Doing this optimisation does not solve our problem, though. It only pushes the problem away for a while.
Another solution (which would also benefit from the kernel optimisation discussed above) is for the application to divide the FD array into a number of smaller FD arrays, say 10. You then create 10 threads, each of which has a polling loop using its smaller FD array. So each FD array is now 100 entries long. While this doesn't change the total number of FDs that must be scanned, it does change when they have to be scanned. Since most FDs are inactive, not all the threads will be woken up. Too see how this works, consider the example where, at any time (say during a single timeslice of 10 ms), only 5 FDs are active. Assuming these FDs are randomly, uniformly distributed, at most 5 threads will need to be woken up. These threads then process the activity and go back to the start of their polling loops. Where we win is that only 5 threads had to go back and call select(2) or poll(2). Since they each have 100 entry FD arrays, the kernel only has to scan 500 FDs. This has halved the amount of scanning required. The scanning load has gone from 30% to 15% by this simple change. If you were to instead use 100 threads, you would still only have at most 5 threads woken up for activity, and hence the total number of FDs scanned this timeslice would be 50. This takes down the scanning load to 0.15%, which is negligible.
There is one thing to watch out for here: if you use select(2) in your polling loop, be aware that the size of your FD array is equal to the value of your largest FD. This is because select(2) uses a bitmask for its FD array. This means one of your threads will want to poll FDs 991 to 1000. Unfortunately, your FD array is still 1000 long. What's worse, the kernel still has to do a minimal scan for all those 1000 FDs. The solution to this is to use poll(2) instead, where you only have to pass as many FDs as you want to poll, and the kernel scans only those.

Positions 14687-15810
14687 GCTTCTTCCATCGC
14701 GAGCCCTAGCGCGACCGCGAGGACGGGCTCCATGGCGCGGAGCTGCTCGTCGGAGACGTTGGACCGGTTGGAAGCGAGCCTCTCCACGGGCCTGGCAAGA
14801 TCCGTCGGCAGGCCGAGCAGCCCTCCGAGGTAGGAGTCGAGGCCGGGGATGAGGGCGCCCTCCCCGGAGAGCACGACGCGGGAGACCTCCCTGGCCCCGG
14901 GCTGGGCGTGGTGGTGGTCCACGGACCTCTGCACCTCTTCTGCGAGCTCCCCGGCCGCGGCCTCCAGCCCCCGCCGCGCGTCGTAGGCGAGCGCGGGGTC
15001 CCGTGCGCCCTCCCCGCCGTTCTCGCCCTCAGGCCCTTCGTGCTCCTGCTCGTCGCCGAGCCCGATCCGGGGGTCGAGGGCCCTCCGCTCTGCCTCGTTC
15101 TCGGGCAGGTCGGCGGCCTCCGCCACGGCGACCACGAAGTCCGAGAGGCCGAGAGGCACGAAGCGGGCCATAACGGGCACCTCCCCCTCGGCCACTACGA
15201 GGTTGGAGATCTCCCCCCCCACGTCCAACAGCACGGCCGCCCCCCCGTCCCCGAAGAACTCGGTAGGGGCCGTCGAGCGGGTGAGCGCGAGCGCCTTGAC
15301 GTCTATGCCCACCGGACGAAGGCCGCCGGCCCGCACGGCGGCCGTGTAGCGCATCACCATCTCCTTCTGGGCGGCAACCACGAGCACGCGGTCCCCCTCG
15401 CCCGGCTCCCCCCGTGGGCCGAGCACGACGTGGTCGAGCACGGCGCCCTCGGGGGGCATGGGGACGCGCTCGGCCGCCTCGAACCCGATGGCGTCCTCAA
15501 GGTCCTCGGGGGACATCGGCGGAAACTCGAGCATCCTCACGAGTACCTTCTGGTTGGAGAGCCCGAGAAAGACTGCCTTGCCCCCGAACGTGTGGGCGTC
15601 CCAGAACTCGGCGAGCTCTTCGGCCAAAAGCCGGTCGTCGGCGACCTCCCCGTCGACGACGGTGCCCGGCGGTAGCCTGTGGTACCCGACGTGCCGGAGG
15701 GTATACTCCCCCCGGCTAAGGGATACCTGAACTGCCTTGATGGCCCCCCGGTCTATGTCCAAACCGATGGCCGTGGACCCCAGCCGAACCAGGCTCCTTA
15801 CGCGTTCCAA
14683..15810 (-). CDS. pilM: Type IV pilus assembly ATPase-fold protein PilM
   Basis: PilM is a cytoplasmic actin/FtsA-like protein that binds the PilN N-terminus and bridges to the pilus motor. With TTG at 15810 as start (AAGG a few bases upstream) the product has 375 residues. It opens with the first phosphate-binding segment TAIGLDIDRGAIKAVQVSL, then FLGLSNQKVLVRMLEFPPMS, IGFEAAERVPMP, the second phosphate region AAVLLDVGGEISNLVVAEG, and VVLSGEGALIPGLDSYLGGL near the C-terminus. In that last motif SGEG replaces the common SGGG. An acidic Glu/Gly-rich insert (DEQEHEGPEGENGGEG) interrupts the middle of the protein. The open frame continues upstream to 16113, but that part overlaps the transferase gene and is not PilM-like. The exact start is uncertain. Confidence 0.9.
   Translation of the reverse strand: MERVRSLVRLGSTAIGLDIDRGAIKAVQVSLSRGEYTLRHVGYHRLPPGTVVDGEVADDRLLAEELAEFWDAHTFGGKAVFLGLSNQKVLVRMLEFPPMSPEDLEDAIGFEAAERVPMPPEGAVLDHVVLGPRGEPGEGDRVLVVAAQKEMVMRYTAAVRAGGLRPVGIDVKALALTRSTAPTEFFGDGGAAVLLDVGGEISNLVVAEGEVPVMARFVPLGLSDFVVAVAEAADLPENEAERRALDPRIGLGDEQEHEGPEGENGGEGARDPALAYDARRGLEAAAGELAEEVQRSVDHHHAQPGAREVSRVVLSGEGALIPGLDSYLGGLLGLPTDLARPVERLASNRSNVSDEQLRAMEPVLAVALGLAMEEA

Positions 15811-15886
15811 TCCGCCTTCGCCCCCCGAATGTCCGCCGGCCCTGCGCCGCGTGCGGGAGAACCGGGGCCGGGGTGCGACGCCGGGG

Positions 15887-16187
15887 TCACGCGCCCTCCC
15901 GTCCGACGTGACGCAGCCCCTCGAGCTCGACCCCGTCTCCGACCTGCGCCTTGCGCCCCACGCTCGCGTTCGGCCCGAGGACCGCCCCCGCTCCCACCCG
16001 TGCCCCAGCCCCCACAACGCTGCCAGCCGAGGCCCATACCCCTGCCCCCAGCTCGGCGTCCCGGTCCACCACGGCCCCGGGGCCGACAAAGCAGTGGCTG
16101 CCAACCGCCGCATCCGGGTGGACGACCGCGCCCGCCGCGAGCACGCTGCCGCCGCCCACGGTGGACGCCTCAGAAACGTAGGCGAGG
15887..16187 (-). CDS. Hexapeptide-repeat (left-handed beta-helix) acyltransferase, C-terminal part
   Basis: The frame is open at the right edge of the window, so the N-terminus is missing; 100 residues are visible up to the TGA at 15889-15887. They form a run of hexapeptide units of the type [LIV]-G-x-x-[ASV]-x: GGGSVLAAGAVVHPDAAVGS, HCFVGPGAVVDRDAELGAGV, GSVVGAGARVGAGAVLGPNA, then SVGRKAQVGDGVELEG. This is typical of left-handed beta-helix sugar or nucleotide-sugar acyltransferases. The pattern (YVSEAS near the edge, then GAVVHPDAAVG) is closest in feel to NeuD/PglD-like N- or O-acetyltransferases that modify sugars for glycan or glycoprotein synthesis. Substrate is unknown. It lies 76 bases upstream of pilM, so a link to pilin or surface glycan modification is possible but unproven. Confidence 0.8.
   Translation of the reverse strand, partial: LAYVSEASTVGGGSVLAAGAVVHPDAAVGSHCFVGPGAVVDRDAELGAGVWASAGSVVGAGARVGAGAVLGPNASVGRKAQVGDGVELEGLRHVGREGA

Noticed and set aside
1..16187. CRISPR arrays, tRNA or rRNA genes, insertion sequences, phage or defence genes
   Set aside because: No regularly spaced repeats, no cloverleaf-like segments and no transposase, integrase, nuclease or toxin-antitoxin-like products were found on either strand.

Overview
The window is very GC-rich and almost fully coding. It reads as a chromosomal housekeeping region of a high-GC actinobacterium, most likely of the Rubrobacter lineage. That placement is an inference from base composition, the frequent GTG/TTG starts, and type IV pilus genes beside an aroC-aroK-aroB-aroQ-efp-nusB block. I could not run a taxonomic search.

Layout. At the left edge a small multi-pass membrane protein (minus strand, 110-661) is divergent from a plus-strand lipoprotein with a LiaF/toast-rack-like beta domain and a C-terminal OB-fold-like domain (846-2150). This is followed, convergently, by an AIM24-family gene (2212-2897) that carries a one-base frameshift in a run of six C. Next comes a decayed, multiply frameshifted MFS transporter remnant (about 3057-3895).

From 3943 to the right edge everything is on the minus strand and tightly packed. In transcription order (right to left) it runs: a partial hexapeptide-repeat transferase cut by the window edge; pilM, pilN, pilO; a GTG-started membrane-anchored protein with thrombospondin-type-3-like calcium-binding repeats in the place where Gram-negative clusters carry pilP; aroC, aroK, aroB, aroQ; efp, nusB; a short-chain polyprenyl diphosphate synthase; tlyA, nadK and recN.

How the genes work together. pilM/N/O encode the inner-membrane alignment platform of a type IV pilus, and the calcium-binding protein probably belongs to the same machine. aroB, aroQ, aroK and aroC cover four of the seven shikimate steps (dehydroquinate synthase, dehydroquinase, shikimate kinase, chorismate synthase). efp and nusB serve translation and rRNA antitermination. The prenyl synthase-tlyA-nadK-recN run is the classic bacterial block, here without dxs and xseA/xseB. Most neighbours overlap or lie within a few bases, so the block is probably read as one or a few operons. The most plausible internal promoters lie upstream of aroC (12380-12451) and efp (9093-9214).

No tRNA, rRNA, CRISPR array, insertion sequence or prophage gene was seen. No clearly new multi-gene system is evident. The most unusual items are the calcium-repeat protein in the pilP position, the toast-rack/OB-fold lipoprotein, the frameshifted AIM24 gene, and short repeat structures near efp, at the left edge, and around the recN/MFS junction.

This solution sounds ideal: just create lots and lots of threads. At the extreme, you create one thread per FD. There is a problem here, however, as each thread consumes system resources. So you need to compromise between the number of threads and the FD scanning load. Also, the more threads you have the more cache misses you induce, so this is something to avoid as well. Fortunately in this case most threads will be running nearly the same code at the same time, so cache pollution should not be a significant problem.
A more advanced solution is to have dynamic migration of FDs depending on whether they are mostly active or inactive. In the simplest case, you only have two threads. One which polls mostly active FDs and the other polls mostly inactive FDs. The thread for active FDs will be woken up very frequently, but on the other hand will have only a small number of FDs to scan. The other thread will have to scan a large number of FDs, but it will only be woken up occasionally. For each FD an activity counter is kept. When a FD on the mostly inactive list is deemed to be fairly active, it is migrated to the mostly active list. A reverse operation occurs for fairly inactive FDs on the mostly active list.
I favour this solution, since it can be implemented solely in userspace and is portable to other POSIX systems. I have an existing software library which has (amongst other things) support for managing events on FDs. I plan on extending this library to use the above technique. The library is distributed under the LGPL. Watch this space for results.